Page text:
The Ohio House of Representatives yesterday approved legislation that includes a compromise agreed upon by state business groups and the labor community, in coordination with the legislature, on unemployment compensation reform. 


Senate Bill 235 outlines various provisions that work towards a long-term goal of solvency.


Provisions include various concessions and provisions on this issue, including:


• Business concession: increases the taxable wage base from $9000 to $9500 for two years beginning in 2018
• Labor concession: freezes the maximum weekly benefit amount at the 2017 levels beginning in 2018 for 2 years
• Minimum safe level provision: eliminates the HB 390 MSL penalty that was created in May of this year
• Further discussion: creates a joint labor/business mediation process


“This is a compromise that will put us in a position to finally reach a solvency plan,” said State Representative Kirk Schuring (R-Canton). “We will continue the conversation with the business and labor community to ensure that benefits can be sustained during the next economic downturn without having to borrow money from the federal government.”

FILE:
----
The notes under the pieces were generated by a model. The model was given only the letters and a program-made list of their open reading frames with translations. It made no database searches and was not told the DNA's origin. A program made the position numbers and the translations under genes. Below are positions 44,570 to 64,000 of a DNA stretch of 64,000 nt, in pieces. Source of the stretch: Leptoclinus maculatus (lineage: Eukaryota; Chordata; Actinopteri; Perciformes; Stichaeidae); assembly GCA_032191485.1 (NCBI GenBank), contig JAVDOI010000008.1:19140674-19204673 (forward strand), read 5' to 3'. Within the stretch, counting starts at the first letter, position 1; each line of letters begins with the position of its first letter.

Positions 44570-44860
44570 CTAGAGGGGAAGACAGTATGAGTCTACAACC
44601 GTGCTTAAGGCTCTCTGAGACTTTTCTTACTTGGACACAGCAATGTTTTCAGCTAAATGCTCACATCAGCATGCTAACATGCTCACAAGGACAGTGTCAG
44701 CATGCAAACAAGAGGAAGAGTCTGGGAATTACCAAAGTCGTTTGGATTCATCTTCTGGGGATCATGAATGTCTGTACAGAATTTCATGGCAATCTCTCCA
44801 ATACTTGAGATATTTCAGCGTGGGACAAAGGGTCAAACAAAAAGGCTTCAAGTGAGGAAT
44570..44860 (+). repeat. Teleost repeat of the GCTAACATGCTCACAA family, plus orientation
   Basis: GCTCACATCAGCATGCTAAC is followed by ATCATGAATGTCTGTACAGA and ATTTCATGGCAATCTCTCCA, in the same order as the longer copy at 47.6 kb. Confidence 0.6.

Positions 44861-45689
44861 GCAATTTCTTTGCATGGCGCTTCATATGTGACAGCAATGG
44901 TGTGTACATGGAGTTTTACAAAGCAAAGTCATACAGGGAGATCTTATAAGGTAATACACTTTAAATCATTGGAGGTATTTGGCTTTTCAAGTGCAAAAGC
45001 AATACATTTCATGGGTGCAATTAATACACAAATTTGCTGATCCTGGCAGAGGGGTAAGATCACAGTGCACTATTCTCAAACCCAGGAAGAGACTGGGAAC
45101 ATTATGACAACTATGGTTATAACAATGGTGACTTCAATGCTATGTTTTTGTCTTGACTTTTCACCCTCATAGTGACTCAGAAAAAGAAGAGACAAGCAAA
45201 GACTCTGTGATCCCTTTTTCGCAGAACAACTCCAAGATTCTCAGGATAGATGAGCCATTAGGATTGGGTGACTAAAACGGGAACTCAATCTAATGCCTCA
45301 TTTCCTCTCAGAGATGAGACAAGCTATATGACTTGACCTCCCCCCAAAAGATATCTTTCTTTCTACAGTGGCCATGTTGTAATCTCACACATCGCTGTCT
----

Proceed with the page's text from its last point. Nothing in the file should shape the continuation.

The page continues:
The legislation follows efforts by the General Assembly to prepare businesses for the future and to reach eventual solvency. Last spring, the legislature approved a mechanism to pay off the unemployment compensation debt owed to the federal government, which could save businesses millions in taxes next year.


Rep. Schuring co-chaired a joint committee this summer to further discuss Ohio’s unemployment compensation system, which initiated many of the provisions included in this legislation.


Business and labor groups provided comments on the compromise in a press conference earlier this week, which can be viewed here: http://www.ohiochannel.org/video/press-conference-discussing-unemployment-compensation-reform.


This bill also works to increase private development in Ohio by authorizing property tax exemptions if a property is planned for commercial or industrial development. This allows a developer to not incur increased property taxes if the land is in the development stages.


Senate Bill 235 was concurred upon by the Senate following House passage.

 
 
 
  
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